The Elements of Parapsychology is an updated overview of the subject, its problems and prospects.

What is your background in parapsychology, and with the topic of the book specifically?

I have been involved in parapsychology since 1953 when I was a graduate student. I wrote my M.A. (Hons.) dissertation with focus on parapsychology. I published my first book in 1957 under the title Psi Cognition. J.B. Rhine wrote the Foreword. With that small beginning our association continued for decades. I headed Rhine’s Institute for Parapsychology and the Foundation for Research on the Nature of Man (FRNM) for nearly two decades. I was associated with the Journal of Parapsychology, mostly as its Editor, for an equal number of years. My most recent contribution is the book Cognitive Anomalies, Consciousness and Yoga.

What motivated you to write this book?

To share my current thoughts. I was greatly benefitted by the incisive comments of Robert Franklin which helped to greatly improve the quality of the contents.

Why do you think your book is important and what do you hope to accomplish with it?

I hope the book would serve as an useful introduction for anyone interested in parapsychology. It could also serve as a textbook for first level courses in parapsychology.

 

Carlos S. Alvarado, PhD, Research Fellow, Parapsvchology Foundation 

Adrian Ryan discusses the issue of open data in parapsychology. His article is entitled “Open Data in Parapsychology: Introducing Psi Open Data” (Journal of Parapsychology, 2018, 82, 65-76: author’s email: adrian.ryan@greyheron1.plus.com).

Here is the abstract of the article:

“Open data in science brings important benefits, most notably the potential to accelerate scientific discovery, and the ability for the community to verify research findings. In addition to exploring these benefits, this paper considers concerns that some researchers may have about the approach. Publishing strategies, copyright and database right considerations, confidentiality, preparation of data for publication, and the citation of datasets are also discussed, as is the importance of journal policy. The second section of the paper presents Psi Open Data (https://open-data.spr.ac.uk), an open repository for parapsychology and psychical research data recently launched by the Society for Psychical Research. The repository is constructed using DKAN, an open source open data platform with a full suite of cataloging, publishing, and visualization features. It allows administrator users to upload research datasets, and any visitor to search for and download datasets. Various aspects of the repository are described: data structures, metadata, data classification, preview, and download facilities. Researchers are encouraged to support the repository by contributing datasets from both current and previous work.”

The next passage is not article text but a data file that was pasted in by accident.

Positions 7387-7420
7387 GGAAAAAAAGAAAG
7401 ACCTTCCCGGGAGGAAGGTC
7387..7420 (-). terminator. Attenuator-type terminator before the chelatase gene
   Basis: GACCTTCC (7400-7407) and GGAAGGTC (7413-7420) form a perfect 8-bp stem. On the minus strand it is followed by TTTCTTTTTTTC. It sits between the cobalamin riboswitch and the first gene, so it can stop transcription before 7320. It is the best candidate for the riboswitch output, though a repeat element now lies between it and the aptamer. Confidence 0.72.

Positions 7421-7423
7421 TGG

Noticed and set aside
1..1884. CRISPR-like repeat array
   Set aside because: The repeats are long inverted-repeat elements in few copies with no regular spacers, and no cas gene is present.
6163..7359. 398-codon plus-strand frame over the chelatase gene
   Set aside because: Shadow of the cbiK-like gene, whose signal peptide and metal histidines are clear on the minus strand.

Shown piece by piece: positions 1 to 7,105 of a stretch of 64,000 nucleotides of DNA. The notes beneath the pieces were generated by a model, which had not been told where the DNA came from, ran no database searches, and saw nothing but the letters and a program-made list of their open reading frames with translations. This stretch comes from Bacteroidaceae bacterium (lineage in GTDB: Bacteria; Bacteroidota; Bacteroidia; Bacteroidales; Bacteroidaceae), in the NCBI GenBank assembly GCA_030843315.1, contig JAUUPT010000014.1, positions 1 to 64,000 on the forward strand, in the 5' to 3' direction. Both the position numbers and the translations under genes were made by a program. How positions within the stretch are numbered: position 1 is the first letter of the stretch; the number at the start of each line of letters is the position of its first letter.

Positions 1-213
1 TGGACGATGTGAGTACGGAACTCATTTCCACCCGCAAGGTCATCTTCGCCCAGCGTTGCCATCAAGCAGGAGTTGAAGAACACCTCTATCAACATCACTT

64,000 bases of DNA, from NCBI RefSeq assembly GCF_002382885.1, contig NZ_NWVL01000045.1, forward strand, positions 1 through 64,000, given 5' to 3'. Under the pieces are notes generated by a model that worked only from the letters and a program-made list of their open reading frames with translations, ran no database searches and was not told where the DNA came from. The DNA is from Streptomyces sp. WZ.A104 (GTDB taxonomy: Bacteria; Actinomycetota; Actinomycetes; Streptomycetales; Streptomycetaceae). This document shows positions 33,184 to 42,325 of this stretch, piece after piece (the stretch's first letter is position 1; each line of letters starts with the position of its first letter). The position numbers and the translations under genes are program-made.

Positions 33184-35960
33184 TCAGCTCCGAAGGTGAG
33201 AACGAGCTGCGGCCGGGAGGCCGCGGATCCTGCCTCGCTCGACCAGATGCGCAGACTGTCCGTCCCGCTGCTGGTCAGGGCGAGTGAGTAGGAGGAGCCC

The author writes:

“Open data can accelerate the rate of discovery in the following ways:

•Enabling researchers to explore questions not envisioned by the original investigators, and to address old questions in new ways, through re-use of data.

•Enabling meta-analyses, and the creation of new datasets by combining multiple data sources.

•Making possible the testing of alternative hypotheses, and the use of different methods of analysis; sharing of data encourages diversity of analysis and opinion.

Another key benefit of open data is transparency. Open data allows the community to identify errors in the research record through the reproduction of research findings, thereby preventing wasteful allocation of resources exploring research avenues founded upon erroneous conclusions.”

It is stated at  the end of the article:

“Researchers who support the aims of the initiative are encouraged to contribute datasets. The best time to prepare data for publication is throughout the process of creating it, and while preparing the associated research report for publication, not at some later time when a request for the data is received. The effort to prepare data for open data practices is relatively small if the data are collected and managed with data sharing in mind. As well as datasets from current projects, old datasets are valuable and researchers are also encouraged to submit these. Datasets placed in the repository will continue to benefit generations of researchers long into the future.”